How can SJPs make advances given the current conditions?
Through both our direct experience in New York City and our experience working with SJPs nationally, we have observed that the primary practices of SJPs usually consist of (1) organizing pro-Palestine speakers or panel discussions on campus and (2) organizing boycott and divestment campaigns. These practices have advanced anti-imperialist and pro-Palestine politics on our campuses, but they also reflect and further the isolation of the student movement from oppressed communities. Panel discussions are well suited to students who are eager to learn new ideas, but they isolate people who do not need abstract political discussions, and instead desire involvement in political programs to advance the struggles of their communities. In oppressed communities there are few reasonable institutions to target for a divestment campaign, and boycott campaigns are just as impractical for addressing the concrete conditions oppressed people here are facing. No amount of consumer boycotting will pressure the state to cease its surveillance activities on Arab and Muslim communities, or convince real estate development plans to halt gentrification.
The present isolation of the youth and student movement from oppressed communities cannot be rectified simply by using the same methods of organizing and physically bringing them to the community. SJPs need to revise our methods of organizing to combat the isolation of the student movement and enable us to orient toward the masses. Step by step through practice we can integrate the student movement with the struggles of the people.
At the same time, we can take those revised methods and re-apply them to strengthen the anti-imperialist and pro-Palestine bases on our campuses. For example, many SJP panel events have an overly academic character and do not provide ideas or tools to address concrete issues we face in our organizing. In addition to political and historical discussions of Palestine, campus events must actually spark and train people to do political work.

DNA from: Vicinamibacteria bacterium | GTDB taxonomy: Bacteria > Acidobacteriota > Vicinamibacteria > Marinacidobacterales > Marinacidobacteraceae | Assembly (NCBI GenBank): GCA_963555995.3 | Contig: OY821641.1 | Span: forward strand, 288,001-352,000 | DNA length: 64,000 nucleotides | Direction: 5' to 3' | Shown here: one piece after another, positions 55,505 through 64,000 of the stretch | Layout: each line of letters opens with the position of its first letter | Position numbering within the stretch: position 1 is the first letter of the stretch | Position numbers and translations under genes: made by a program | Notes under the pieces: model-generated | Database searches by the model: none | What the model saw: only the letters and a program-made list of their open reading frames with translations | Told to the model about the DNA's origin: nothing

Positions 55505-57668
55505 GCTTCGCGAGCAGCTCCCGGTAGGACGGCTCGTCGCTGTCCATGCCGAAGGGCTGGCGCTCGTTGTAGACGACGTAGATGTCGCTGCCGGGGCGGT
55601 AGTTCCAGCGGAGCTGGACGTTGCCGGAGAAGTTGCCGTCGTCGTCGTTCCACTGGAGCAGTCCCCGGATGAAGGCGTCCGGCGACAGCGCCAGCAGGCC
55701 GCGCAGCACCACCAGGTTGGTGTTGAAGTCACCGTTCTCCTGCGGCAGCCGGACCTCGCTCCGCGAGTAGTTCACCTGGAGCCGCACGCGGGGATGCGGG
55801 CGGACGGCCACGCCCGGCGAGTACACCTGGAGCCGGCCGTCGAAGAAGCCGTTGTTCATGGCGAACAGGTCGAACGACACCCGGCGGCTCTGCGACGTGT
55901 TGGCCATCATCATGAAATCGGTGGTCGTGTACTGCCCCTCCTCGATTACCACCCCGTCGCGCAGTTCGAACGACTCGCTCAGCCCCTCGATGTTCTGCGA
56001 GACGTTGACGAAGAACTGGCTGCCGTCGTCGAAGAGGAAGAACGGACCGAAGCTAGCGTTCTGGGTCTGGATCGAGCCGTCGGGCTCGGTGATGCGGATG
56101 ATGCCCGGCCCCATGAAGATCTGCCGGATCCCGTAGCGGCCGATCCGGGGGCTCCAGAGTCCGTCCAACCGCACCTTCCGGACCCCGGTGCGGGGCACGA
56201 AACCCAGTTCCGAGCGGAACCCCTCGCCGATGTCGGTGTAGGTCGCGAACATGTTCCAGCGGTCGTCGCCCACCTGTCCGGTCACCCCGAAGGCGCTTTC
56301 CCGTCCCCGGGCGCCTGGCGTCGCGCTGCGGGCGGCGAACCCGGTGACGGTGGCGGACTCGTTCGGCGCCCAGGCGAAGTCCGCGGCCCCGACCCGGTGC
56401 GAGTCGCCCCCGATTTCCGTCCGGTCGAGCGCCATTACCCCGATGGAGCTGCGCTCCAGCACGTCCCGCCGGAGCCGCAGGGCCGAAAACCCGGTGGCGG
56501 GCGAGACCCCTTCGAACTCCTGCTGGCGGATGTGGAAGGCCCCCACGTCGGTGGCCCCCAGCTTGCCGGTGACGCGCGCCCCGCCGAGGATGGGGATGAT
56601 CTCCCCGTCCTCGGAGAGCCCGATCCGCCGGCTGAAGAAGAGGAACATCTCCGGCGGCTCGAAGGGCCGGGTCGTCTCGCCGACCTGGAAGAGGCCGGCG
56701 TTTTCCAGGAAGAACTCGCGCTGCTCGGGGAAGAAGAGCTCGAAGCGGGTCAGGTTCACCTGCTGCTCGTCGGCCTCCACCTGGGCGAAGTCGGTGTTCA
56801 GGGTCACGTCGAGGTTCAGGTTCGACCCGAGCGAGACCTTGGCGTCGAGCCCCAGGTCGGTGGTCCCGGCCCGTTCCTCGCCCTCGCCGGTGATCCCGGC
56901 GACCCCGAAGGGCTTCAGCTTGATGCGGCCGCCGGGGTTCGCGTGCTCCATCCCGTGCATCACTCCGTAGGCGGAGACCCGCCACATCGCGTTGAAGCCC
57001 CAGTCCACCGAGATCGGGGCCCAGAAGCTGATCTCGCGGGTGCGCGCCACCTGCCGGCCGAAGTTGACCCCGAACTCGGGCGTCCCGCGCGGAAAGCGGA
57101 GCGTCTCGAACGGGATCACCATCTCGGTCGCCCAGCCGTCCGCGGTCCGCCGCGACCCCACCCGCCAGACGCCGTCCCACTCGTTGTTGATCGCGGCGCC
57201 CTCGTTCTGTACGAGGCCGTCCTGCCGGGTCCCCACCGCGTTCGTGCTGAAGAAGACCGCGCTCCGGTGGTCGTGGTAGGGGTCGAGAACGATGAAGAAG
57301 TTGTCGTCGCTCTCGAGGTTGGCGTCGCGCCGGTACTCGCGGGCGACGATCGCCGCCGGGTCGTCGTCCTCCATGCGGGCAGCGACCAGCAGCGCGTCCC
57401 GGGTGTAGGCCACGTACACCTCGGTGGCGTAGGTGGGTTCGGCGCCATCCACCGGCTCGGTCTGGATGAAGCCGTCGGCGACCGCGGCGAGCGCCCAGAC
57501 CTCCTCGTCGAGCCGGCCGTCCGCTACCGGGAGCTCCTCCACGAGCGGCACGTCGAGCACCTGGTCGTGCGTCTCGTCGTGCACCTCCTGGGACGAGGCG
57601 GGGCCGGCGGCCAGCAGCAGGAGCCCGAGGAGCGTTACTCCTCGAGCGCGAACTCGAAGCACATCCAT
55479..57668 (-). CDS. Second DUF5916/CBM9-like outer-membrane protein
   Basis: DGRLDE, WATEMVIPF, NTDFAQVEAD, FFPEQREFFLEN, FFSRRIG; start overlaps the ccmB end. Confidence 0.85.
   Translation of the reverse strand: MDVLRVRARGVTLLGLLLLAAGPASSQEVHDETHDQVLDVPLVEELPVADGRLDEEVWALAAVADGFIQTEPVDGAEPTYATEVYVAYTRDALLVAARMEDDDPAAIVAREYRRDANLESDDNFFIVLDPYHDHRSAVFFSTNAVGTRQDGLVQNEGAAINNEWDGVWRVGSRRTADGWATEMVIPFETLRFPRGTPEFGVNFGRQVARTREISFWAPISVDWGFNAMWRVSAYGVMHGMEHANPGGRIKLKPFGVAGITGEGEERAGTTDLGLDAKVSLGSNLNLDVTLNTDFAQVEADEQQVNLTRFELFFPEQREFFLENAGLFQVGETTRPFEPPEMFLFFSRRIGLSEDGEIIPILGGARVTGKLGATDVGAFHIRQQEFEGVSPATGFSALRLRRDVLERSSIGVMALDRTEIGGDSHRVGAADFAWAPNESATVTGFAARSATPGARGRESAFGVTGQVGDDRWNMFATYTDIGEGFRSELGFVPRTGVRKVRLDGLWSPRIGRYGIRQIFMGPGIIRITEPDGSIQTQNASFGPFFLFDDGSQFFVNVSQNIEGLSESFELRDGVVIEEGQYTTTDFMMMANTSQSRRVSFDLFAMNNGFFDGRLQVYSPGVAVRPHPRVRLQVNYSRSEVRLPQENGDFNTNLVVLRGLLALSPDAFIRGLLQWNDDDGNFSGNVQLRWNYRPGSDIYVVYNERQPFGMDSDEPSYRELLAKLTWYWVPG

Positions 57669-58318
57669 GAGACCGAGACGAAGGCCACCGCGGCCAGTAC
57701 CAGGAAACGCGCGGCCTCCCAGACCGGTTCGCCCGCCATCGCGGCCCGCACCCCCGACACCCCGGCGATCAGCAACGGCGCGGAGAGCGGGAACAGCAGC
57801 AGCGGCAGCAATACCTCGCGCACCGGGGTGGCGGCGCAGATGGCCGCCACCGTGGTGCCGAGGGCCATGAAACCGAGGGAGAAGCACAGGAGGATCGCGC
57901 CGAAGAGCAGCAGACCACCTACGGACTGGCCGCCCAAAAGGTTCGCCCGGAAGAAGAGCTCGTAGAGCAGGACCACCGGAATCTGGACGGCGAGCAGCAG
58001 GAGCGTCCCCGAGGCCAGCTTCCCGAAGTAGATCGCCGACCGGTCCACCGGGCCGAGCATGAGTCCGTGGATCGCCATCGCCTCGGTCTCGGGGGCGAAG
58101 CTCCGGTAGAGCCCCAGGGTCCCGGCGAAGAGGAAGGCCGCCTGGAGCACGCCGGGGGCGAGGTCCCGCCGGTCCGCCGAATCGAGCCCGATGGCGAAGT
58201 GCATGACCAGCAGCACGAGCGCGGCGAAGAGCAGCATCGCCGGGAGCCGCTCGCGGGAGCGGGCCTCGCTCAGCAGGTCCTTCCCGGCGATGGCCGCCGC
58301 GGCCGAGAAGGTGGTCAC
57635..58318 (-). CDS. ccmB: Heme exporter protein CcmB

How we organize and the subsequent political program that is developed out of that must exist in relation to our general political goals as an organization. Without a clear vision of what we are organizing for, our organizing methodologies and strategy will quickly become muddled and lose focus. For SJP chapters in particular, and Palestine solidarity organizations in general, our primary political goal is to hinder the U.S. empire and play our part in organizing for its collapse, because without the lifeline of U.S. imperialism, the settler-colonial state of Israel is not able to exist. This will allow the revolutionary forces within Palestine and the camps as much breathing room as possible to build the national liberation movement there.
Students for Justice in Palestine chapters in New York City organize for this anti-imperialist struggle in one way by linking the Palestinian liberation movement to the Liberate CUNY Front. This campaign aims to open up admissions of the third-largest university system in the United States (City University of New York) to everyone who graduates from a New York City high school, or has a GED, as a form of reparations for oppressed nationalities who continue to be excluded from accessing education.
The First Step: Social Investigation and Class Analysis (SICA) and the Mass Line
We cannot build a base within Palestinian and Arab communities through abstract discussions or BDS campaigns on campus. While these tools, especially BDS, have enabled significant ideological advances in Palestine solidarity, they are insufficiently oriented to material struggle for organizing communities.
In any neighborhood we are organizing, we need to develop campaigns that address the concrete conditions that the most exploited sections of the people are facing, so first we must investigate those conditions. A preliminary step in investigation can include analyzing previously collected data or reading past reports, but we must primarily conduct our own investigation to get to know the community ourselves. Investigation can be informal, just by talking to people on the street about a political campaign, or it can be formal such as through fact-finding meetings.